The blade on my tractor hooks up to the 3-point hitch on the back.

It has the following adjustments:

1) Swing the whole implement right or left on a vertical post located just behind the hitch. This lets me set whether I want the blade to be cutting directly behind the tractor, or off to the side.
2) Rotate the blade right or left on a vertical post above the blade. This lets me set whether I want to throw dirt off to the side, or drag it with me.
3) Rotate the blade clockwise or counter clockwise as viewed from the drivers seat. I use about a 30 degree angle to dig ditches. On my tractors the adjustment on the lift bar is only good for a few inches of variation. The adjustment on the blade is good for a few feet.

The box cutter pretty much only drags or pushes dirt straight forward or back. Those rippers on it though do a better job of breaking up hard soil, and i find it easier to grade with a box. I remove the rippers for doing finish work. The lack of adjustability is it's primary failing for cutting swales.



Another strategy that I have used for ditch-digging is to till the area where the ditch is wanted, and then run the scraper over it to move the dirt. Repeat as needed.
 
Posts: 1988
Location: Zone 5 Wyoming
159
kids duck forest garden chicken pig bee greening the desert homestead
  • Mark post as helpful
  • send pies
  • Quote
  • Report post to moderator
As I've done swales with a personal tractor, and have both those implements, let me tell you my opinion. Box grader, no. Not suited for your purposes. The blade CAN work, depending on several factors. How heavy the blade is and how hard your ground is being the main ones. For me, I had to use the bucket to dig and then went with the tilted blade to smooth it all out.
 
elle sagenev
Posts: 1988
Location: Zone 5 Wyoming
159
kids duck forest garden chicken pig bee greening the desert homestead
  • Mark post as helpful
  • send pies
  • Quote
  • Report post to moderator
Pic of my swale making equipment.
20140628_175550.jpg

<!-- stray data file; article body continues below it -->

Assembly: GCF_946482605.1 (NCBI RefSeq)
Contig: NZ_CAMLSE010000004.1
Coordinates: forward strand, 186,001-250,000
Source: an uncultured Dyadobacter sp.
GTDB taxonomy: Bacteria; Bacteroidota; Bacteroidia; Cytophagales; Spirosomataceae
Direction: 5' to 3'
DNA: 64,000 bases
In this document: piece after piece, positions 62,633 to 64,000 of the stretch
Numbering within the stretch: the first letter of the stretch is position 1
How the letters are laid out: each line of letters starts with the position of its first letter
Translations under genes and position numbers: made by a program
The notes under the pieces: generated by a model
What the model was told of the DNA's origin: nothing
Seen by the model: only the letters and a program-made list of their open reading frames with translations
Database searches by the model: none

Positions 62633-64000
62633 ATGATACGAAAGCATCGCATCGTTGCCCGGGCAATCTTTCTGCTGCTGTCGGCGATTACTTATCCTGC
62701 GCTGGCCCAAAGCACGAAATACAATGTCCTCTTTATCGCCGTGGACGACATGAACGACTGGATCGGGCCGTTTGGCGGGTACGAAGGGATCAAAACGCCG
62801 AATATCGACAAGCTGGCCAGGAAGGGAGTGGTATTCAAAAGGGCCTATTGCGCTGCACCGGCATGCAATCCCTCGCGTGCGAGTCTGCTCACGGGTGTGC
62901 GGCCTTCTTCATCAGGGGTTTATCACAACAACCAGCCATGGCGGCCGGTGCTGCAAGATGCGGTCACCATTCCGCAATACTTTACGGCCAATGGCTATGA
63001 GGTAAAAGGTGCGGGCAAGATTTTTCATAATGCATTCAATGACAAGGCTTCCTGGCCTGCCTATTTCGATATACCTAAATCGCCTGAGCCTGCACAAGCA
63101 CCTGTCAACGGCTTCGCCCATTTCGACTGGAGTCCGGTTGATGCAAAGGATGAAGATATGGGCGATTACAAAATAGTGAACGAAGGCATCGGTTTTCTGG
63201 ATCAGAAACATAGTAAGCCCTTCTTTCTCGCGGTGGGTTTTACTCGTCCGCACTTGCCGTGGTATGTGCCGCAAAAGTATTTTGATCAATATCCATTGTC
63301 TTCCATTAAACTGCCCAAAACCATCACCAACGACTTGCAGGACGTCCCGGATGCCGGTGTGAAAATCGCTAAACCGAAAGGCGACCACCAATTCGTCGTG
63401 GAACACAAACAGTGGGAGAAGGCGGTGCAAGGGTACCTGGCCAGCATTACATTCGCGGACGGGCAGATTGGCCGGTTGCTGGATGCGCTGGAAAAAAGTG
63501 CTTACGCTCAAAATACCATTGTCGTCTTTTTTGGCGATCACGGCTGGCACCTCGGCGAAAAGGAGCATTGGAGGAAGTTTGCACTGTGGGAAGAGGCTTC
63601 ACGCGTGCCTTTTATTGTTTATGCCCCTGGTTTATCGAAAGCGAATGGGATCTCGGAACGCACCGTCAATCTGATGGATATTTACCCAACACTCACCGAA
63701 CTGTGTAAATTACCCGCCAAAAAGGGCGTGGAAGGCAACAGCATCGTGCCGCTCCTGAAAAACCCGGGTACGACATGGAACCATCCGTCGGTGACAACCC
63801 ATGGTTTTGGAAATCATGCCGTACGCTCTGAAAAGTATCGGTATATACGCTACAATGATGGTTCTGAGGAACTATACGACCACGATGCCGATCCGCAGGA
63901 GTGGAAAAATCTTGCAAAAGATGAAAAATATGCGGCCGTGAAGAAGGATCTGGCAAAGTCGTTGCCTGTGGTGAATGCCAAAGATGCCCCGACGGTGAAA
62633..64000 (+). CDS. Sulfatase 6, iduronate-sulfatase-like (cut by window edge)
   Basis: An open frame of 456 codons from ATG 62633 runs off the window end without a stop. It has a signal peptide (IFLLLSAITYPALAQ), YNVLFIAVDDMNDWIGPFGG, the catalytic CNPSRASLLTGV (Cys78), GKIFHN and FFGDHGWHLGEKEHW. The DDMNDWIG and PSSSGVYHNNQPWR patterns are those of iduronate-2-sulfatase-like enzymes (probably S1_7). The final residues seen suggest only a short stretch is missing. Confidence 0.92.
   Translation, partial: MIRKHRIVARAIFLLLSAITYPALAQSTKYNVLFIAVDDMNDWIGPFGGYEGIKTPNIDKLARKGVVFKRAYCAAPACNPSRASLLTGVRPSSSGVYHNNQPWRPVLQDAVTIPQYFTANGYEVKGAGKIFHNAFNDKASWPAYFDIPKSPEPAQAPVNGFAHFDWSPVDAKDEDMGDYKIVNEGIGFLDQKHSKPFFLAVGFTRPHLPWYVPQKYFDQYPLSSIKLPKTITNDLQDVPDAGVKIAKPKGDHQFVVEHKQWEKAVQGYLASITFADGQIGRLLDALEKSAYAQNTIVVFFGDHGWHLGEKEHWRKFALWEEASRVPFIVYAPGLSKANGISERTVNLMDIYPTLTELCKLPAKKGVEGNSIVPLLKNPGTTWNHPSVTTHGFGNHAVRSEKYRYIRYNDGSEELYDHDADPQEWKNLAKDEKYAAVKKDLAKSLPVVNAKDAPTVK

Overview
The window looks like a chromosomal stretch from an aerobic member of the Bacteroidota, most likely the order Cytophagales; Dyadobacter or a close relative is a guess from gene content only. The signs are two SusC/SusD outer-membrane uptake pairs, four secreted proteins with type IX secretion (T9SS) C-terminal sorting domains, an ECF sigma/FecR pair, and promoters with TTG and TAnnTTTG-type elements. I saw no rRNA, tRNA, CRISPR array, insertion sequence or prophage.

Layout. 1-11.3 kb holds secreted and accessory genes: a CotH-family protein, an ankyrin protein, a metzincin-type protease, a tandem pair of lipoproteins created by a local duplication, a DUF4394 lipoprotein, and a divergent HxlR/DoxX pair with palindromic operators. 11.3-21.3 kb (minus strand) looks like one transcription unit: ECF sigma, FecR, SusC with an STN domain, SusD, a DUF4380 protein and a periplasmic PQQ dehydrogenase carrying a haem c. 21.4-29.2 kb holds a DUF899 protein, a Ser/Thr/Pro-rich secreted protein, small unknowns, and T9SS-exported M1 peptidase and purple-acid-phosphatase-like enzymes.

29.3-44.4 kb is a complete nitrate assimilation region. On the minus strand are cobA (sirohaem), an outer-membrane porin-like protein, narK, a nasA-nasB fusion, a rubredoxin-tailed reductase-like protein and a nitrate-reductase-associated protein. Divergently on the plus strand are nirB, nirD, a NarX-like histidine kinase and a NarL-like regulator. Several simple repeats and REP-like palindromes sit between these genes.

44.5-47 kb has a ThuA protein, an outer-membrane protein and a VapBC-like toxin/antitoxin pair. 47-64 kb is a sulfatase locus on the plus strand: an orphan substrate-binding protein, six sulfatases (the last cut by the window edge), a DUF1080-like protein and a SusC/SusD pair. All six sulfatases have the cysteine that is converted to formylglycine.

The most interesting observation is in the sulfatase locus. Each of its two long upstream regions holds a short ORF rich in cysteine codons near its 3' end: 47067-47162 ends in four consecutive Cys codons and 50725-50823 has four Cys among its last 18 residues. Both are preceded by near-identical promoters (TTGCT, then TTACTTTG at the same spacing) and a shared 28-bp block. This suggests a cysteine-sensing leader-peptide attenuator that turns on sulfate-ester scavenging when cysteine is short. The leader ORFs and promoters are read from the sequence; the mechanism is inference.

[Thumbnail for 20140628_175550.jpg]
 
Jayden Thompson
Posts: 121
Location: Danville, KY (Zone 6b)
  • Mark post as helpful
  • send pies
  • Quote
  • Report post to moderator
Joseph - That blade sounds great, can you share the brand and model? I haven't seen one of those, but I think it could be worth it for me.

Elle - Thanks. I may end up renting something with a front bucket to do it your way, but I was hoping to make use of what I had on hand and just purchase used implements. Unfortunately my tractor doesn't have the front hydraulics at all, so I couldn't add anything even if I wanted to.
 
Thekla McDaniels
gardener
Posts: 1916
Location: Grand Valley of Colorado's Western Slope
130
  • Mark post as helpful
  • send pies
  • Quote
  • Report post to moderator
Maybe you could puss a tool designed to make the key line ditch behind your tractor. That would rip up the swale, then make another pass to move some of the dirt with what ever blade you have, that would decrease the amount of hand work to finish.

I have learned that in the initial digging, it is not necessary to be too particular with constant levels and slopes, and such. Once the ditch or swale is containing water, adjustments needed become obvious, and the low spots get filled in automatically. The main thing is to get the berm or down hill side to the point it will hold water and not wash out. The rest can be done a little at a time if necessary.

Thekla
 
Jayden Thompson
Posts: 121
Location: Danville, KY (Zone 6b)
  • Mark post as helpful
  • send pies
  • Quote
  • Report post to moderator
Thekla - Yeah, I've thought about that too. I found a youtube video of someone doing just that with a 2-bottom plow with 2 passes, then leveling the mound with a grader. If I can find a cheap plow on craigslist I'm considering that too. One of the benefits is that I could nail the accuracy of following contour of my flag markings with the plow.

 
This. Exactly this. This is what my therapist has been talking about. And now with a tiny ad:
Switching from electric heat to a rocket mass heater reduces your carbon footprint as much as parking 7 cars
http://woodheat.net
  • Post Reply Bookmark Topic Watch Topic
  • New Topic
Boost this thread!